Oh Buoy! PNNL Researchers Dive into Data Delivered from New Jersey Coast
Wind behavior and variable data will help industry identify most productive offshore wind locations
A lidar buoy deployed off the coast of New Jersey has provided observational data that, in conjunction with data from another buoy, will help inform wind production capability for offshore locations.
The winds off the nation's coasts, which blow harder and more uniformly than winds on land, have the potential to provide more than 2,000 gigawatts of generating capacity. However, before offshore wind turbines can be deployed to harness this energy, researchers must answer important questions—such as how much wind energy a turbine can capture at certain offshore sites.
To help answer this question, DOE's Wind Energy Technologies Office commissioned PNNL to deploy two research buoys off the New Jersey and Virginia coasts. The buoys were equipped with advanced scientific instruments for a multitude of research activities, such as measuring wind speed at multiple heights as well as air and sea surface temperature.
The Virginia buoy returned in 2016 after 19 months collecting data 42 kilometers (km) off the Virginia shore—providing the first open-ocean observations of hub-height winds over a full annual cycle in the United States.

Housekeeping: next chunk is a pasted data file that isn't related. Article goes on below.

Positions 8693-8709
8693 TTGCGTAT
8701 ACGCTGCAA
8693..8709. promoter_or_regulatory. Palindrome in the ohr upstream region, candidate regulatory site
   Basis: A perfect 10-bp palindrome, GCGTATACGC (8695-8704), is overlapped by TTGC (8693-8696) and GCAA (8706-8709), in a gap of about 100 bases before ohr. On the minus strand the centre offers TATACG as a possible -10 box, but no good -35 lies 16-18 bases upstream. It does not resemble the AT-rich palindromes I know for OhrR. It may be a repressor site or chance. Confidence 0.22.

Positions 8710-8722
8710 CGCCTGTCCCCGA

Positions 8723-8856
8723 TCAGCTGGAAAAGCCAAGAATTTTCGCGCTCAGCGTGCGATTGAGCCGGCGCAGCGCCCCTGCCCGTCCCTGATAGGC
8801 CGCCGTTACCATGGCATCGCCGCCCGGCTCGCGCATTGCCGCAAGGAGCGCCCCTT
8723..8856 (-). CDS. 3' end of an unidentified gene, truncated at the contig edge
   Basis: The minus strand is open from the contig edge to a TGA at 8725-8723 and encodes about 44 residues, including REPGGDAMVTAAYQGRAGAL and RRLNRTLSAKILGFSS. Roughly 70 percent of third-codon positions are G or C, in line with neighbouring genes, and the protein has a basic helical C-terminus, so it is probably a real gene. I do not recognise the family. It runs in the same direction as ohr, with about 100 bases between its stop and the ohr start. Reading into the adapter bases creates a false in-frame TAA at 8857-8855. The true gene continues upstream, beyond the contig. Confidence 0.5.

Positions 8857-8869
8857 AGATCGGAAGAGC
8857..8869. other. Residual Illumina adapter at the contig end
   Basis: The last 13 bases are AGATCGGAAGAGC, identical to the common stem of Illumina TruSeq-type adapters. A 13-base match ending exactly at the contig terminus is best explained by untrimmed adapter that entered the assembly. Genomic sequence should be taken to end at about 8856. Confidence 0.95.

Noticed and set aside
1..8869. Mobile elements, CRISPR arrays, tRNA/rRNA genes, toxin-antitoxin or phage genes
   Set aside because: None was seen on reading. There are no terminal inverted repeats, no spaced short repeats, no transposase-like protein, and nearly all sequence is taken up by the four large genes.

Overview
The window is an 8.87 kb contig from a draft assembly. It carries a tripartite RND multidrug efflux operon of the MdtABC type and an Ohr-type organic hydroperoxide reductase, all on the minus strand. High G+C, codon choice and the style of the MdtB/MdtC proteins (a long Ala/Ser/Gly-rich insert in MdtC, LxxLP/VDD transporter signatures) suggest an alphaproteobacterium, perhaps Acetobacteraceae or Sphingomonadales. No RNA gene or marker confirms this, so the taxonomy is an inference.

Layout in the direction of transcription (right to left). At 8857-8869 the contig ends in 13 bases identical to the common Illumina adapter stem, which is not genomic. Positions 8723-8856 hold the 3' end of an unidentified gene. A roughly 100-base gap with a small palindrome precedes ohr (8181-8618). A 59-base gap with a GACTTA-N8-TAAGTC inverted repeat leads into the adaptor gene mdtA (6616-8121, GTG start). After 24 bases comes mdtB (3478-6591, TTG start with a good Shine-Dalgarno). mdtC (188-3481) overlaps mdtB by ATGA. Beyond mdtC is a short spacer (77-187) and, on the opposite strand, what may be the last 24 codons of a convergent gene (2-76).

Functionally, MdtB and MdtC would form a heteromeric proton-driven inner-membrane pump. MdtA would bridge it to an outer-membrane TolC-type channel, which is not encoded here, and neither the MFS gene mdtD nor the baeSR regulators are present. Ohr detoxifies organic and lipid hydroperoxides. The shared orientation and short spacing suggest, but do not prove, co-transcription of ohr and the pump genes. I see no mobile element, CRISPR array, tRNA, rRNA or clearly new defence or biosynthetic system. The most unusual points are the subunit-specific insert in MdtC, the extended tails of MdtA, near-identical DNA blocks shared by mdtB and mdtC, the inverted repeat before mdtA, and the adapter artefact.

In early 2017, the New Jersey buoy returned from a 15-month deployment 5 km east of New Jersey. During the past year, the team has looked at wind behavior and other variables of this data set.
In the case of wind behavior, the team found that the New Jersey winds were generally similar over seasons to those off the Virginia coast, despite being measured in a subsequent year. The strongest winds were observed from the south-southwest (occurring in the warmer months) and northeast-northwest (occurring in the colder months).
To address factors that control wind variability, the team observed that for both the New Jersey and Virginia coastal locations, onshore flow conditions—which result in wind blowing from the direction of the warm Gulf Stream over the cooler sea water near shore—showed that most of the time the air was warmer than the water. These conditions reduce the drag of the ocean on the winds and impact how wind increases with height. The team also noted that these conditions were more common for the Virginia deployment than the New Jersey deployment, either because of differences from year to year or—more likely—Virginia's closer proximity to the much-warmer Gulf Stream.
These data will help validate wind predictions derived from computer models, which have historically relied on limited real-world observational data. The data will also bolster the findings that will be obtained from future buoy redeployments, and PNNL has received funding from DOE to install more powerful lidars on the buoys this fall to support these activities. The lidar upgrade will include validation of the new systems consistent with practices recommended by the Carbon Trust.